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Woman Who Was Stabbed By Husband 20 Times In Front Of Her Toddler Now Fights Laws That Protect Abusers

Photo: Wikimedia Commons
Woman Who Was Stabbed By Husband 20 Times In Front Of Her Toddler Now Fights Laws That Protect Abusers

Shira Isakov is turning her terrifying story of abuse into a triumph by using her experience to fight laws in Israel. 

Her husband, Aviad Moshe attacked her in September, 2020 by bashing her over the head with a rolling pin and then repeatedly stabbing her while their toddler son watched. Isakov was on the phone with her parents at the time and they could hear the whole encounter. 

A neighbor, Adi Guzi was able to bang on the door and interrupt the attack. 

After Isakov arrived at the nearest hospital doctors gave her a 20 percent chance of making it through the night. 

After six days in intensive care Isakov made the decision to go public with her story. 

Now, Shira Isakov works to fight laws that protect abusers. 

Her efforts began when, with permission, her brother published photos he had taken of her in the hospital bed with her injuries. 

“I told him ‘I’m not embarrassed, that’s what happened to me, that’s what I look like,’” Isakov told The New York Times “The shame is on him.” 

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Although the images were blurred at first, Isakov later insisted on being identified after she was told her ex-husband requested the courts to bar publication of his name. 

Since then she has continued to be outspoken about how the legal landscape in Israel often puts abusers before the victims. 

Her first legal victory came when the court convicted Moshe of child abuse, a judicial precendent even though the child was not physically hurt. 

But Isakov soon realized survivor of partner abuse face ongoing battles with their abusers.

The next hurdle Isakov faced was when she was told she needed the ex-husband’s signature for her son Leon to seek therapy and be placed in a new kindergarten. 

Isakov turned to a member of parliament, who had visited her while in hospital, for help.

Within months, the government amended a law in order to automatically cancel the legal guardianship rights of parent charged with the murder or attemped murder of the other parent.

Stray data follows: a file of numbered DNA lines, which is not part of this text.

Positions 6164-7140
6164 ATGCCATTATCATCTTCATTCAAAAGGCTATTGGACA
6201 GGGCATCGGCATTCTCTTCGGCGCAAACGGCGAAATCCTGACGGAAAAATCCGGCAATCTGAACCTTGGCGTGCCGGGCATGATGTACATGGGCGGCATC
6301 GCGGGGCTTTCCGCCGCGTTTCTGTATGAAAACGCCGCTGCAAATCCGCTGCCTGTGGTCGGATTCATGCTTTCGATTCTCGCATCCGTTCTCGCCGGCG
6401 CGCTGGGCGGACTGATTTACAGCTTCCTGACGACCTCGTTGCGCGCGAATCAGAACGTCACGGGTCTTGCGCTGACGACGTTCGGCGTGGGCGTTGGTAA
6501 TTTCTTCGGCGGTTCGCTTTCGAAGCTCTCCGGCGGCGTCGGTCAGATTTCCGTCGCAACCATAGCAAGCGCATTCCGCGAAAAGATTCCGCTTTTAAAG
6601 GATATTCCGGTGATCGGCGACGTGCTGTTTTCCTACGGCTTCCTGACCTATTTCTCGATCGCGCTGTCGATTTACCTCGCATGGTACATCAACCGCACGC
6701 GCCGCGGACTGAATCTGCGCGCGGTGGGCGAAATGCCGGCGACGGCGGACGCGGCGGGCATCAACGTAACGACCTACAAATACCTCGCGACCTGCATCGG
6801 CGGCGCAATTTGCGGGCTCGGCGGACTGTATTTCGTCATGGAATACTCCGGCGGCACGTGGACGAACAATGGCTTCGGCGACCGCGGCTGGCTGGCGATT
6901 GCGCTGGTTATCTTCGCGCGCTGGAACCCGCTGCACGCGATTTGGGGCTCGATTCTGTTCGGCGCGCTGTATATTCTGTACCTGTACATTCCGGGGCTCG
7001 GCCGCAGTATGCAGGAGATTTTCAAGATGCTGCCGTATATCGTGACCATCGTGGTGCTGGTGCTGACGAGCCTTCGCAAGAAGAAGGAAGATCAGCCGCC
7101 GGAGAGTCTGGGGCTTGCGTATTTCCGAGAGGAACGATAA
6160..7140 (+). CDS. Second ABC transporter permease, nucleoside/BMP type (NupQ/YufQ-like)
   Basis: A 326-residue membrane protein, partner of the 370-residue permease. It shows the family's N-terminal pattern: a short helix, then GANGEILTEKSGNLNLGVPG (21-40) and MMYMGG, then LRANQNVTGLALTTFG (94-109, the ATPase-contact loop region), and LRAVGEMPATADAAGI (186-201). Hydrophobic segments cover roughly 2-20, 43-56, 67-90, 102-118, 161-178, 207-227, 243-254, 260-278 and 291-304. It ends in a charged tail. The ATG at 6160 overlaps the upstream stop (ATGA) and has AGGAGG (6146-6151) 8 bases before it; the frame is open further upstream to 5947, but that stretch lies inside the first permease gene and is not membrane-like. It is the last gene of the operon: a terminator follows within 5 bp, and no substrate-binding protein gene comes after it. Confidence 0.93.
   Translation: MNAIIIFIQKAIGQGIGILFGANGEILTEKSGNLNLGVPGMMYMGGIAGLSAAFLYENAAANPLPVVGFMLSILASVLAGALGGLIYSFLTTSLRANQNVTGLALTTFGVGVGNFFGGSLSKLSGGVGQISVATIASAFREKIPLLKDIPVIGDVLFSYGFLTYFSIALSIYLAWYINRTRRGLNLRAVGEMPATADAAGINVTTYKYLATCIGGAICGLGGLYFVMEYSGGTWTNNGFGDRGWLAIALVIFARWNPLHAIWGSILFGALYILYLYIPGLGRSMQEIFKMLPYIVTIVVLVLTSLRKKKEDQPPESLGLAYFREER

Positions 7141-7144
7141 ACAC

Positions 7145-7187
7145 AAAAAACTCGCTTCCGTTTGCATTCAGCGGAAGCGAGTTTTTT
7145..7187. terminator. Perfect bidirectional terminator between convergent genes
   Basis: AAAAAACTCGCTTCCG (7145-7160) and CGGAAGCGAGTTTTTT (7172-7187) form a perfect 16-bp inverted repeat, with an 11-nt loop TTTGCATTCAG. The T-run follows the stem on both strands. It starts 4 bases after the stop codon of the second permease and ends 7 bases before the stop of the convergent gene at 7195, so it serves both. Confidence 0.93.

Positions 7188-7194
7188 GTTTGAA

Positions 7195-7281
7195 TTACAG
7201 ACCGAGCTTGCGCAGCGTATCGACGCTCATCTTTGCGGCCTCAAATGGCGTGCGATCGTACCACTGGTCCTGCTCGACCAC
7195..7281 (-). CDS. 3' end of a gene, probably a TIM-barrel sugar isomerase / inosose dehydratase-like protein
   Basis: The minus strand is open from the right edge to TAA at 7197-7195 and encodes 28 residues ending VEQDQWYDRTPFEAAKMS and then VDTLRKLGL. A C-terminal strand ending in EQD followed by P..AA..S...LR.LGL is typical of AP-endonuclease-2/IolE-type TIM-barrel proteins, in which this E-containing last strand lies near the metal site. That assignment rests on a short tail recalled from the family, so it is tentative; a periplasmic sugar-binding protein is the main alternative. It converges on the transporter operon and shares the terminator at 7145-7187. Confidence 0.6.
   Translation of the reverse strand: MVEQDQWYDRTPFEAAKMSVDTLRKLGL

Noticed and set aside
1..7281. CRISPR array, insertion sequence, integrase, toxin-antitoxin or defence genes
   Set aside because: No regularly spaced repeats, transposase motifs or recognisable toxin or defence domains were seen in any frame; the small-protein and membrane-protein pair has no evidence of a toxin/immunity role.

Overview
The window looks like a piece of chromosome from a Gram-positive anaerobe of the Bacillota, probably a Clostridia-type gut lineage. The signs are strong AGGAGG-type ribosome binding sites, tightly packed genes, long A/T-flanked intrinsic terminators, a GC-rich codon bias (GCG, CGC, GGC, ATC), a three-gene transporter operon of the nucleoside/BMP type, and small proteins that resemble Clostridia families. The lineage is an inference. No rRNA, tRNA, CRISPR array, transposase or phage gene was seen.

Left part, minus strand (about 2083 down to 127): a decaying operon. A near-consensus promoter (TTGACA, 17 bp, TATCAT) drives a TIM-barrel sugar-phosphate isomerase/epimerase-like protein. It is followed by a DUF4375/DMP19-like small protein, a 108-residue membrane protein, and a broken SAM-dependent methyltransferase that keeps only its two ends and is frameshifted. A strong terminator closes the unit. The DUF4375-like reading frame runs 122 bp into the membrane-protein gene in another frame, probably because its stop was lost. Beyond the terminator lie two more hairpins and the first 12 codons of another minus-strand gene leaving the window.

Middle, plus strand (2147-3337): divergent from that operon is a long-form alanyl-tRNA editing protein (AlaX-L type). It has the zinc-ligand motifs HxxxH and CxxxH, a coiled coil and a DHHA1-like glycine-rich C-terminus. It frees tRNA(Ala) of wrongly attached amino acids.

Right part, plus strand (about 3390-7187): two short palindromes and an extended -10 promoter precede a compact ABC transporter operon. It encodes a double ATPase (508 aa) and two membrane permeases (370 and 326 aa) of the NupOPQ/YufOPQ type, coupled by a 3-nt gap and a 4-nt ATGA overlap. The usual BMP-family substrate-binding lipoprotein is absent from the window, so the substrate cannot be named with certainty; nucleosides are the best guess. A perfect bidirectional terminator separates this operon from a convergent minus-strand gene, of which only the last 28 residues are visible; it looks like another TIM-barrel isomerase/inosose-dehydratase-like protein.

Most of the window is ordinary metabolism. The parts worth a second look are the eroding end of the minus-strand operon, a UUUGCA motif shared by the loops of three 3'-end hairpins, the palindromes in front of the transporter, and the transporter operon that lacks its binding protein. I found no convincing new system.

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Isakov is now working on an amendment which would allow her to legally change Leon’s last name to Isakov without having to go to court with Moshe. 

Ms. Isakov’s openness has been “very effective in decreasing the rate of severe domestic violence and in the end, preventing the next femicide,” said Professor Shalva Weil, an expert on violence against women at the Seymour Fox School of Education at Hebrew University and the founder of the Israel Observatory on Femicide. 

In 2021, the number of women killed has dropped significantly compared to the same period last year. 

Shira Isakov suffered years of her husbands abuse. 

Her efforts have been an important outcomes of a bitter trauma.

Isakov married Moshe soon after they had met and Leon was born in November 2018. The first act of violence began the next summer. 

Although Isakov complained to the police and said he had shoved and kicked her, the file was closed due to lack of evidence. 

The couple had made up and decided to give it another try, but Isakov was clear that if there was a second incident it would mean divorce. 

But shortly after that Isakov miscarried a second pregnancy hours after a heated argument, this made the atmosphere in their home increasingly worse.

Ten days later, when Isakov called her parents to say she and Leon would be coming to stay with them, the attempted murder occured. 

Moshe is currently in prison and awaiting his sentencing on an attempted murder conviction. He could spend 20 years or more in prison. 

Isakov has now raised over $50,000 for women in shelters and is now lecturing across the country. 

“I didn’t choose what happened to me,” she said to The New York Times. “But I have chosen my path forward in life, what I do with myself and how I bring up my child.”

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Sydney Taylor is a writer who focuses on News and Entertainment topics.

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